The capital’s litter finds a resting place beside the 53-acre Ranchi Lake on Thursday. Picture by Hardeep Singh
Call it revamp reversed. Ranchi Lake is the capital’s newest dumping destination.
Tonnes of garbage collected from different parts of the city every morning conveniently make their way to the banks of the 169-year-old reservoir that, ironically, finds pride of place in the national list of 62 important lakes since 2003.
While A2Z Infrastructure Limited — the agency hired by Ranchi Municipal Corporation (RMC) to keep the capital clean — vehemently denied its involvement in the stinking mess, an afternoon tour of the lake on Thursday exposed a barefaced lie.
Three workers in vivid green A2Z uniforms were seen wheeling garbage to a spot right beside the lake, almost instantaneously inviting a bunch of ragpickers who scoured some and spilled some as The Telegraph watched.
“We collect plastic, glass and iron scraps from the garbage that AtoZ workers bring here every day. Scrap dealers purchase whatever we salvage from the filth. So, this dumping pockets near the lake are our sources of livelihood,” Md Arif, a ragpicker, said.
Local residents too pointed out that the agency used Ranchi Lake and its surrounding areas as a garbage dump. “Forget an evening walk along the lake. The stench sometimes makes it difficult to live in the area. We urged RMC officials several times to stop using the fallow land beside the lake for dumping garbage, but they paid little heed,” Sharad Kacchap, a resident of Purani Ranchi, said.
Maqsood Alam, who lives in Nizam Nagar beside the lake, echoed Kacchap.
“Makeover plans have been shelved while mounds of garbage is robbing the lake of its beauty. People avoid visiting the area, which also turns into a toilet for ragpickers and shanty dwellers,” he said.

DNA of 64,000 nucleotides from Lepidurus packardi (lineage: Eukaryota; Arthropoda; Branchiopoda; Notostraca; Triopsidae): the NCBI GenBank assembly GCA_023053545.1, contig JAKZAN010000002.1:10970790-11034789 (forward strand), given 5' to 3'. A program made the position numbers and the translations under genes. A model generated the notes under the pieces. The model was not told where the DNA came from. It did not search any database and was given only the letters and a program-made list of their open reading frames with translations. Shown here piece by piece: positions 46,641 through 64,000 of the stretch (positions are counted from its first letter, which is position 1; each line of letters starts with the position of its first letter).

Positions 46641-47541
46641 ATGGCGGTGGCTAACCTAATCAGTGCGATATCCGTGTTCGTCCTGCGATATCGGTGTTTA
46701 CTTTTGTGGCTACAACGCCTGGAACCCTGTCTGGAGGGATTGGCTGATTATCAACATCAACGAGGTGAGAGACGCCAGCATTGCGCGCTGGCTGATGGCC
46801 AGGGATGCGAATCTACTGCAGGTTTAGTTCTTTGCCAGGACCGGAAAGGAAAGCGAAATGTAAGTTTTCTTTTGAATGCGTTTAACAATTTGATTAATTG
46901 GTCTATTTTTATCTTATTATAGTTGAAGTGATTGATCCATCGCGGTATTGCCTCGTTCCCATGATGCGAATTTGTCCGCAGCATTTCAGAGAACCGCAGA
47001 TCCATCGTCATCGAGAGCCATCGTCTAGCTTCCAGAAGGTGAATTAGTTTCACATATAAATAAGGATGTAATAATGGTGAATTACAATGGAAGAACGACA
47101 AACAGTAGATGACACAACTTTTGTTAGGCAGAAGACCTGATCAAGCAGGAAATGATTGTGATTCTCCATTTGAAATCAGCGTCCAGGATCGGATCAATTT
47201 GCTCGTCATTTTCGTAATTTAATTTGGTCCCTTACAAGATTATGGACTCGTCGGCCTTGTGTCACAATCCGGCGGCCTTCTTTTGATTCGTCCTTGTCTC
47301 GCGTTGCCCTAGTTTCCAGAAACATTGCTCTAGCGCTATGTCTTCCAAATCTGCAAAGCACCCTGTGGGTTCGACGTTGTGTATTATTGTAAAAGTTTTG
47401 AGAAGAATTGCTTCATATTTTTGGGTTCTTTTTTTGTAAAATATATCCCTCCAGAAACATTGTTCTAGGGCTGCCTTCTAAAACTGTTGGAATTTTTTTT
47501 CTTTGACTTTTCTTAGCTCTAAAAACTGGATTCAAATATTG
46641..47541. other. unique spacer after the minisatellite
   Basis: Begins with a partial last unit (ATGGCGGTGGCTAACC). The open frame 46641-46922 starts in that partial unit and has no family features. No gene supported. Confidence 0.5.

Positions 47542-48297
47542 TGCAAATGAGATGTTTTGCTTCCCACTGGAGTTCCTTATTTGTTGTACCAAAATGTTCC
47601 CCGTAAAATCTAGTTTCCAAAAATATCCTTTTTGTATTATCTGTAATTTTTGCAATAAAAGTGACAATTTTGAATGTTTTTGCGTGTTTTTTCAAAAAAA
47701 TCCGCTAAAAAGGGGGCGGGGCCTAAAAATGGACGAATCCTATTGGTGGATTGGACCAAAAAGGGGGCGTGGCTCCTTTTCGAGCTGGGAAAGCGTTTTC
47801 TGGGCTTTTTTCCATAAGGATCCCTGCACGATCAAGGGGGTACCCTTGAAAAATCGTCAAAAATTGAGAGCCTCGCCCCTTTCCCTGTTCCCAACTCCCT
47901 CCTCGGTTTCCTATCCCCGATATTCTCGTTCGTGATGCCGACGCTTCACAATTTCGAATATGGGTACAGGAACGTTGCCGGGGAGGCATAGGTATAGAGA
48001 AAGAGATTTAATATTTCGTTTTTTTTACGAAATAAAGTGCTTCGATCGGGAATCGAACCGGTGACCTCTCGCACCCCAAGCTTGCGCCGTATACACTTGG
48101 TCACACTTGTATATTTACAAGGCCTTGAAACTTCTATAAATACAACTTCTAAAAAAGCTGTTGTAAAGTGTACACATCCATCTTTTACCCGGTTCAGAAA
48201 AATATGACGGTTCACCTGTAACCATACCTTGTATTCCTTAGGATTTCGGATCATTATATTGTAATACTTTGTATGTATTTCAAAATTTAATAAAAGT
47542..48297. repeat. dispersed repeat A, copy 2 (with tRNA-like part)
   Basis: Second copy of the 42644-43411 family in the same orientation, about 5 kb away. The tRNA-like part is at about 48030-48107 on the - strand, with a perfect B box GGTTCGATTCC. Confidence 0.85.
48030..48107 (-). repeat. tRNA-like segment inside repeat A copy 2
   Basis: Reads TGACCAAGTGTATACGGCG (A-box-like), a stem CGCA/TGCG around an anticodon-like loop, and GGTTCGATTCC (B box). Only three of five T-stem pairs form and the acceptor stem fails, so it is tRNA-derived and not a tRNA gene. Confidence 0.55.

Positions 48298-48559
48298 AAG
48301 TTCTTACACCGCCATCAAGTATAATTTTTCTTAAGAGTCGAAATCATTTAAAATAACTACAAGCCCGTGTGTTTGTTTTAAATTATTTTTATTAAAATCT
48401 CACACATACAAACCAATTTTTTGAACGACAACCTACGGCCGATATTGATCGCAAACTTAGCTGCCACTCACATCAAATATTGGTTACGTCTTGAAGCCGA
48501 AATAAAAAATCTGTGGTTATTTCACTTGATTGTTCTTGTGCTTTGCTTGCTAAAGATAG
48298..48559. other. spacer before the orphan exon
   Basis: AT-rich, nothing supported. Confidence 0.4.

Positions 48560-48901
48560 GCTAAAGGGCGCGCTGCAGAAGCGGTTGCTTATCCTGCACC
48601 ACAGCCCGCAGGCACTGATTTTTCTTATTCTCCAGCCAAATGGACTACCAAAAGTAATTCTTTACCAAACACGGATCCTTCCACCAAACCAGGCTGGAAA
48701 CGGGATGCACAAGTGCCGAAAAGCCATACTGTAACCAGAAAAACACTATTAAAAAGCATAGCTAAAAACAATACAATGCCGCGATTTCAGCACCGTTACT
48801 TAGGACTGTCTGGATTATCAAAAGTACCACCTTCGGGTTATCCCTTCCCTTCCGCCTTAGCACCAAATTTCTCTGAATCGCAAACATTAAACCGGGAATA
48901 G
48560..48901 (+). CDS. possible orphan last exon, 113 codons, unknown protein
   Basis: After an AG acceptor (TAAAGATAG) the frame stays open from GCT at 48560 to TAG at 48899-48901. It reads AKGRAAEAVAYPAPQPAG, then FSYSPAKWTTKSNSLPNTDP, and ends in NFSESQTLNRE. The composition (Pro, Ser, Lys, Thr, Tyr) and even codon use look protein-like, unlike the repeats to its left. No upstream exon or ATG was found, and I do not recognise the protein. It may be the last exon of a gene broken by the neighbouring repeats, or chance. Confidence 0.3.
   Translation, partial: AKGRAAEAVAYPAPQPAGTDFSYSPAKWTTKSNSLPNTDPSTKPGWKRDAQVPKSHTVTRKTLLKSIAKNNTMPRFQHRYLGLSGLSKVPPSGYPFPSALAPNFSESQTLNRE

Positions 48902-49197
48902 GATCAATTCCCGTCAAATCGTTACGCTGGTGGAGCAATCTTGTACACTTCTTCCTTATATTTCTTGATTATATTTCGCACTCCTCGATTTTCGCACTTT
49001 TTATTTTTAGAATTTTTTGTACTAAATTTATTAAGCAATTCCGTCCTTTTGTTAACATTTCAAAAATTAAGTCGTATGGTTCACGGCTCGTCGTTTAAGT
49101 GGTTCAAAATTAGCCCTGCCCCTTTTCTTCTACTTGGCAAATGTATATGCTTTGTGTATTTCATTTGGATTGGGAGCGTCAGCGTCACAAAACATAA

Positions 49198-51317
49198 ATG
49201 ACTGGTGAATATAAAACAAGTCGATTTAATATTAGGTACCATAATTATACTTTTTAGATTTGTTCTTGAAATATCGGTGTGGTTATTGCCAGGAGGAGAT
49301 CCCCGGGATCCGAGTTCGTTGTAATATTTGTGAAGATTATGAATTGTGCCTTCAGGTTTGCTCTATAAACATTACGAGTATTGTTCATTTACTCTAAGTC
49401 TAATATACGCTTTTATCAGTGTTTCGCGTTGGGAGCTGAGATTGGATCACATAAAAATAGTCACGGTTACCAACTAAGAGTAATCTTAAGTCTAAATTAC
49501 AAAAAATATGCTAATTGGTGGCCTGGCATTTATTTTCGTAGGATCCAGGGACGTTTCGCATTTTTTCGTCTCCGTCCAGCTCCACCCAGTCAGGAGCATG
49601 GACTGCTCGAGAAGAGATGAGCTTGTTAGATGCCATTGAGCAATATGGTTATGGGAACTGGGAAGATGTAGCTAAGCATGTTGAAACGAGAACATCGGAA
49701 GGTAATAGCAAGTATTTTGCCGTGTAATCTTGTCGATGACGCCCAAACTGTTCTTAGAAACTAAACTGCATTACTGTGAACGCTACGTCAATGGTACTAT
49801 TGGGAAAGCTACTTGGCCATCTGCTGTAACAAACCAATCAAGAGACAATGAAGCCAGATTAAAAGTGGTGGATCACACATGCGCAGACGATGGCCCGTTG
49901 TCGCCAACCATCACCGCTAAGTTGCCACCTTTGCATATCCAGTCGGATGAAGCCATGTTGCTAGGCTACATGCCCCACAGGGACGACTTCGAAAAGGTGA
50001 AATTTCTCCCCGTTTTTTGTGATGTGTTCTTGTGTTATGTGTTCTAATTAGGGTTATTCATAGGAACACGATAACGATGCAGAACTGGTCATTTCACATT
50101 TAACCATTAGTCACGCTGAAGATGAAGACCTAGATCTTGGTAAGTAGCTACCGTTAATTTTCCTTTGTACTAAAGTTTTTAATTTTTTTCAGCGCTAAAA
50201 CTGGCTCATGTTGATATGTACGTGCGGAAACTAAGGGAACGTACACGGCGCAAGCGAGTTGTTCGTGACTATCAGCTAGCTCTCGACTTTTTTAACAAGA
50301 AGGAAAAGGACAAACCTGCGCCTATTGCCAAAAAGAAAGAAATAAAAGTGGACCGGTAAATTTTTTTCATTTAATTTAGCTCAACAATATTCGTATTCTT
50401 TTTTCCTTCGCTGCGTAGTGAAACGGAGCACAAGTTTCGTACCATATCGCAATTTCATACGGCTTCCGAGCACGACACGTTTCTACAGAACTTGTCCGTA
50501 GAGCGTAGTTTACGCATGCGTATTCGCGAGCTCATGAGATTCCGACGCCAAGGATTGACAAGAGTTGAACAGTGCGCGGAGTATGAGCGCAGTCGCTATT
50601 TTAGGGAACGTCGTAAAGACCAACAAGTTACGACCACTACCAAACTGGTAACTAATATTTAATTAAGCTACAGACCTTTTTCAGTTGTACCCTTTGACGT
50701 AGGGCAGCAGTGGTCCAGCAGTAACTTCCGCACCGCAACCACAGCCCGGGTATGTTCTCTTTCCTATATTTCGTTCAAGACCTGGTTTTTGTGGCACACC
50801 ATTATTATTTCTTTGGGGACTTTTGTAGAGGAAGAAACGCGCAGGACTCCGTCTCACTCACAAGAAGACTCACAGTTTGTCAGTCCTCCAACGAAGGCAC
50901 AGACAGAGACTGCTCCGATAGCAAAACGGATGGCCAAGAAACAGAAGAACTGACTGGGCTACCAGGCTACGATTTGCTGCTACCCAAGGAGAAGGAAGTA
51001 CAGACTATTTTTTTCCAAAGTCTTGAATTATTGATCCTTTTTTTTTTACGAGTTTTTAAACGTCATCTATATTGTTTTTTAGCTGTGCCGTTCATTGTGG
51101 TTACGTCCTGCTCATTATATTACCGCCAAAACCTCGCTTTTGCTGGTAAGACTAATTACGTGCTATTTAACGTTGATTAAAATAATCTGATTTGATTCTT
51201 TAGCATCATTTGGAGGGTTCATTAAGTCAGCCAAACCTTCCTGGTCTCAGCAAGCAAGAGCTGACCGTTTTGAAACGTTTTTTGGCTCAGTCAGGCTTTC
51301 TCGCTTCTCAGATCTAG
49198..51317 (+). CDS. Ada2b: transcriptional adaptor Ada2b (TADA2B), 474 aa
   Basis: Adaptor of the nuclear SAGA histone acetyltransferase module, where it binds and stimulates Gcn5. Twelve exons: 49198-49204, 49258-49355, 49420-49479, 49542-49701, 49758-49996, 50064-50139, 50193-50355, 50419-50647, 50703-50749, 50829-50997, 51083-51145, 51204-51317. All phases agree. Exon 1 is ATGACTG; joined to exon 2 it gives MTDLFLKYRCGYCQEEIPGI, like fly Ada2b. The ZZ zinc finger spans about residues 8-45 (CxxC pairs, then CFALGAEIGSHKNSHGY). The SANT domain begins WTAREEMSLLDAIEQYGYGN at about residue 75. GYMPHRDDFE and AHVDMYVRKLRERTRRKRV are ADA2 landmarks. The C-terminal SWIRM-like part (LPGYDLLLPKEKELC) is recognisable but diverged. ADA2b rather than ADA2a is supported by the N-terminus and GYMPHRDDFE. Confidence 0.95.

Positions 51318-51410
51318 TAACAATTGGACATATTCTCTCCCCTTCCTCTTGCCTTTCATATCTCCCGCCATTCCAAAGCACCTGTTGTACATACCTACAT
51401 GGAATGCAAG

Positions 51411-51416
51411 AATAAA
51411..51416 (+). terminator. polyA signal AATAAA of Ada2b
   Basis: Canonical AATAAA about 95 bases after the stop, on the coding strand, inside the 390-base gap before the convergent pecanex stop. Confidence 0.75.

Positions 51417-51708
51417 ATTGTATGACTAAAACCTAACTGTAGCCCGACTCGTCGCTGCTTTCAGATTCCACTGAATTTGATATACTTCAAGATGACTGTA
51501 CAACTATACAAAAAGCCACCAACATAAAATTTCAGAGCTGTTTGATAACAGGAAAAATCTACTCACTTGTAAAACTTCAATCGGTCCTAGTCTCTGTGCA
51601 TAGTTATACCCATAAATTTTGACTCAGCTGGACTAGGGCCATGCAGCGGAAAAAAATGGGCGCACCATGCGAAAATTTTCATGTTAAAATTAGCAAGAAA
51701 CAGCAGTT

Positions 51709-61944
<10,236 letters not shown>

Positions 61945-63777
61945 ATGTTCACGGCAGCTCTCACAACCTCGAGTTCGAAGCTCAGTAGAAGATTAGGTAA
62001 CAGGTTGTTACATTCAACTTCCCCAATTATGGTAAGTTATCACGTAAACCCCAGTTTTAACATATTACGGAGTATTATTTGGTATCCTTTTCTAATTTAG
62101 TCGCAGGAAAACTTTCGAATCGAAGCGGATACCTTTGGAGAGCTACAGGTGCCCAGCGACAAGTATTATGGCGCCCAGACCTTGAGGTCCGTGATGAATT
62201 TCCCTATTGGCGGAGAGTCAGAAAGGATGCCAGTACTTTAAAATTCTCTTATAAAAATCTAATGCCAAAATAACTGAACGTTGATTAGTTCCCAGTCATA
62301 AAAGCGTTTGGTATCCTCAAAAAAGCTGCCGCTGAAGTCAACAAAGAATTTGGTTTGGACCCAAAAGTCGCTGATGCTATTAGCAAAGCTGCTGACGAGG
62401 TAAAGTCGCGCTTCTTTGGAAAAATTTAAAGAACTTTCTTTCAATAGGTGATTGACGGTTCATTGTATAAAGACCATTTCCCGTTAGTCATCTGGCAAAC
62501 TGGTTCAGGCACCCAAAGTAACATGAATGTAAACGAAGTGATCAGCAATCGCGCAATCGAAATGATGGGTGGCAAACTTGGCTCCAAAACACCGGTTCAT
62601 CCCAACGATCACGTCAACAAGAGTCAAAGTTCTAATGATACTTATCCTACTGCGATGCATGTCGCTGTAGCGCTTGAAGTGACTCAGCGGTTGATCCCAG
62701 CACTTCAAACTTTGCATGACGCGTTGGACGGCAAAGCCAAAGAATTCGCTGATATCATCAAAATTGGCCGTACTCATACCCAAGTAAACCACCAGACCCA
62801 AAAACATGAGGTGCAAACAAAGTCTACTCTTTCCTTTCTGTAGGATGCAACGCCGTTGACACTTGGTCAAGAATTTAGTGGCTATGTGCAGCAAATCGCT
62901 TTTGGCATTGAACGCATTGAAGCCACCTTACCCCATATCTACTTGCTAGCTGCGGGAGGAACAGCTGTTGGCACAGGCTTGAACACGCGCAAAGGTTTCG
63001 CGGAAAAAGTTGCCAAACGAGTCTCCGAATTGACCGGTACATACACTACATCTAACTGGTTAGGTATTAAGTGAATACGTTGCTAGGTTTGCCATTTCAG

AtoZ zonal manager Manoj Pandey and RMC chief executive officer Vinay Kumar Choubey furnished conflicting statements when apprised of the situation.
While Pandey admitted the problem but said his company was not responsible, Choubey conceded that garbage was being dumped near the lake by A2Z and claimed that the mess would continue for another month.
“We know that garbage is piling up beside the lake, but it is not our doing. Our dumping destination is outside the city, in Jhiri village. Other private agencies appointed by local residents are responsible for the nuisance,” Pandey said.
“Your observations are right. The place near the lake is, at present, being used as a transit point, where garbage arrives from different parts of the city and is later disposed of in a big truck,” Choubey contradicted Pandey.
On how long residents would have to grapple with garbage and foul smell, he added: “Just another month. A2Z will purchase five new dumpers, which will directly carry garbage far away from the city for disposal.”
So hope floats for Ranchi Lake, a heritage reservoir dug up by prisoners in 1842. In colonial times, it had been maintained well and developed into a bird-watchers’ paradise.
At 2,100ft above sea level, the sprawling 53-acre lake not only played a key role in maintaining ground water table, but served various commercial and religious purposes in the past.
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